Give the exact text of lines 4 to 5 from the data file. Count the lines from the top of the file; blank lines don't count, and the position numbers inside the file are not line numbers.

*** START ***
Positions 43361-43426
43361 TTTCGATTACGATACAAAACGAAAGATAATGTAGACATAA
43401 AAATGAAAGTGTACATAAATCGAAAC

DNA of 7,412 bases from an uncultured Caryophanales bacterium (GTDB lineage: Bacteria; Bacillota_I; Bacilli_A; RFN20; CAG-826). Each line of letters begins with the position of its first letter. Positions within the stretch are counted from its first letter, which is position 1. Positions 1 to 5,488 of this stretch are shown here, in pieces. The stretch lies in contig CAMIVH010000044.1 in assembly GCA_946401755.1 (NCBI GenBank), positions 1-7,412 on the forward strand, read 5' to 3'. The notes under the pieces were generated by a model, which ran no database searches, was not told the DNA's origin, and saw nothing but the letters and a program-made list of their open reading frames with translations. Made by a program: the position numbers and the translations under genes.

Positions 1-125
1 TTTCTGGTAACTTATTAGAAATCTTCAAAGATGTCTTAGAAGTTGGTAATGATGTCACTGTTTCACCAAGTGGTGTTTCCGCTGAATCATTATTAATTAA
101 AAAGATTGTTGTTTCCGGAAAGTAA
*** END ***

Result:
DNA of 7,412 bases from an uncultured Caryophanales bacterium (GTDB lineage: Bacteria; Bacillota_I; Bacilli_A; RFN20; CAG-826). Each line of letters begins with the position of its first letter. Positions within the stretch are counted from its first letter, which is position 1. Positions 1 to 5,488 of this stretch are shown here, in pieces. The stretch lies in contig CAMIVH010000044.1 in assembly GCA_946401755.1 (NCBI GenBank), positions 1-7,412 on the forward strand, read 5' to 3'. The notes under the pieces were generated by a model, which ran no database searches, was not told the DNA's origin, and saw nothing but the letters and a program-made list of their open reading frames with translations. Made by a program: the position numbers and the translations under genes.

Positions 1-125